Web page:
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Characterization of HPT was performed using a Varian Saturn-III GC-MS with a 30 meter, DB5 column, 0.25 micron surface coating using a He carrier gas. Samples were run from 40 to 2808C at a rate of 28C/min. Major components were identified by elution time on GC based upon calibration with known straight chain C8-C12 alkanes. Information on branching was obtained by evaluation of mass fragments at each major elution peak. Standard interpretation assumed fragmentation was most likely at a carbon-carbon branch, with the positive charge remaining with the molecular fragment. RESULTS AND DISCUSSION HPT Characterization GC-MS analysis was performed on a sample of HPT in order to ascertain information on its structure and composition. The gas chromatogram (Fig. 2) reveals greater than 40 different types of molecules with the bulk approximately near the linear C11 calibration point. While the large peak near the linear C11 standard undoubtedly contains branched dodecane, as well as branched undecane, the peaks with retention times less than 15 min represent HPT components of lower molecular mass. No significant concentrations of molecules below the linear C9 calibration or greater than the linear C12 calibration were found. In addition, infrared, proton NMR, and 13 C NMR spectra were taken and were negative for alcohols or other functionalities. The NMR spectra showed the presence of CH3, CH2, and CH groups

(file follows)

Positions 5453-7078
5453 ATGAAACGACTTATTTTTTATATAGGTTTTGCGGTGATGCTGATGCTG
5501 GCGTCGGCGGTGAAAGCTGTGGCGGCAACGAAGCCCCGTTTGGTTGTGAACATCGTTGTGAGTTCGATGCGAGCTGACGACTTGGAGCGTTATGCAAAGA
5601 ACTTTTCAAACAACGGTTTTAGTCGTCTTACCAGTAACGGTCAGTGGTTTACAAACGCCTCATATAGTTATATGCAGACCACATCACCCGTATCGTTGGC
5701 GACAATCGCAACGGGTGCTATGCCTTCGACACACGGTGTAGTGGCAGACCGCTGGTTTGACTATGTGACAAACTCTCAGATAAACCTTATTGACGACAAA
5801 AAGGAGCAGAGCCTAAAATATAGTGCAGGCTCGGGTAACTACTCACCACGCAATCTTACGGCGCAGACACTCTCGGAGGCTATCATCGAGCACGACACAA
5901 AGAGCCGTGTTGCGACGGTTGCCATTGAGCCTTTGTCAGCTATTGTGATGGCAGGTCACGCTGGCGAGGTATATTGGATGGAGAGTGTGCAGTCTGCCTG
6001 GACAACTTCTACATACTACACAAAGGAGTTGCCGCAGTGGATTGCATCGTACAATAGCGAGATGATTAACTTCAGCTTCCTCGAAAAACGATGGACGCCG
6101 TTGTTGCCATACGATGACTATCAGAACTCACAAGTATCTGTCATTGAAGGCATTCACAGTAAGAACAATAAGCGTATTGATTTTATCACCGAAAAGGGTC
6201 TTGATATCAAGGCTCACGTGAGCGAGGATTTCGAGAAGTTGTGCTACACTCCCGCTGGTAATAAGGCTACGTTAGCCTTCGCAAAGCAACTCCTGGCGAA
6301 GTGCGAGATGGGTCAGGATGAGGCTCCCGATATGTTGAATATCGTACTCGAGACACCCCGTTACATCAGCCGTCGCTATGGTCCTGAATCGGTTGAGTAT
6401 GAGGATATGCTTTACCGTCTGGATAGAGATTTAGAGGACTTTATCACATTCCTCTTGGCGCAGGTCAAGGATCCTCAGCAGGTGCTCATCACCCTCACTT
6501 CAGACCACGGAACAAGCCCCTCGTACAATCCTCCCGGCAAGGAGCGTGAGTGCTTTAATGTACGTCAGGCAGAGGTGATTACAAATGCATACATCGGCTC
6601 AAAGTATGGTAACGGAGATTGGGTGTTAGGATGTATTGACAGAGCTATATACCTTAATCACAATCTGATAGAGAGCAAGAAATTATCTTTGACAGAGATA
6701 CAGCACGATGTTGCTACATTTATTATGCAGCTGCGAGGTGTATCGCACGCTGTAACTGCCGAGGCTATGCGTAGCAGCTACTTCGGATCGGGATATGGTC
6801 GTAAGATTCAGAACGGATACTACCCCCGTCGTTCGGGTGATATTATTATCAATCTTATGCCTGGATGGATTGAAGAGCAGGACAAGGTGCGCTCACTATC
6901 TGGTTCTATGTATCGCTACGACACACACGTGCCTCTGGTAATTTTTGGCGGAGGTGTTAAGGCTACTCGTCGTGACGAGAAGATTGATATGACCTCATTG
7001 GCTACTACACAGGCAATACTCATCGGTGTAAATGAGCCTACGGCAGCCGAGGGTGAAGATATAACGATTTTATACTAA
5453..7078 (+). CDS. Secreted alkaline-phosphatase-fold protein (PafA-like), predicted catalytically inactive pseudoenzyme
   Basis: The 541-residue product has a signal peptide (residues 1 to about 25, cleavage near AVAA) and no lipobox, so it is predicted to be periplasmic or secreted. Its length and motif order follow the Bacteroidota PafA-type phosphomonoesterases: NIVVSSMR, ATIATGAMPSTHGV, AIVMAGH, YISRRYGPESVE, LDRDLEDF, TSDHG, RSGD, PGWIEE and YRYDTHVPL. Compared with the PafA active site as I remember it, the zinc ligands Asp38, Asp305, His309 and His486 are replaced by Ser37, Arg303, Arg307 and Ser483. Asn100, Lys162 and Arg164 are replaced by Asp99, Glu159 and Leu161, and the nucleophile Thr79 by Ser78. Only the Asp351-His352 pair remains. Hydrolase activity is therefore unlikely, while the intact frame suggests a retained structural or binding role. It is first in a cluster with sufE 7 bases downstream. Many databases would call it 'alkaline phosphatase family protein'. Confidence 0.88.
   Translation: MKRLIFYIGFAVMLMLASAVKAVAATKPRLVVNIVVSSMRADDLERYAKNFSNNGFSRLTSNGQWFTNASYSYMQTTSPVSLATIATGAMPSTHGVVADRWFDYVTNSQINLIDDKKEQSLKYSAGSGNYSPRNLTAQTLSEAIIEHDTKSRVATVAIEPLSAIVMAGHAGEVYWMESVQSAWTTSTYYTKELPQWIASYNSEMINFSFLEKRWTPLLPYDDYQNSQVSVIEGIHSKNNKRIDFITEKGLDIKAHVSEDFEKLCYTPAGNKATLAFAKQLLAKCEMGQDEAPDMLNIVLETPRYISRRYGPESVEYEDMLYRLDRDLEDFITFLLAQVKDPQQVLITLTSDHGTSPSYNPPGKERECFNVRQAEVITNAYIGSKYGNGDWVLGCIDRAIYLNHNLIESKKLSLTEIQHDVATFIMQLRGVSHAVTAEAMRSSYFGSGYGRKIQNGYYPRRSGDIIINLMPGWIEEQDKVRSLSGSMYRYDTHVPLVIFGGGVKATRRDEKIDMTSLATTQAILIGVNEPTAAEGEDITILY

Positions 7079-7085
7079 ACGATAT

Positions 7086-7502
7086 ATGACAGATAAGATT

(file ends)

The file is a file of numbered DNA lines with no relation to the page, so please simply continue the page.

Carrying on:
Figure 2. Gas chromatogram of HPT sample injection. The solid lines represent the retention times for linear standards.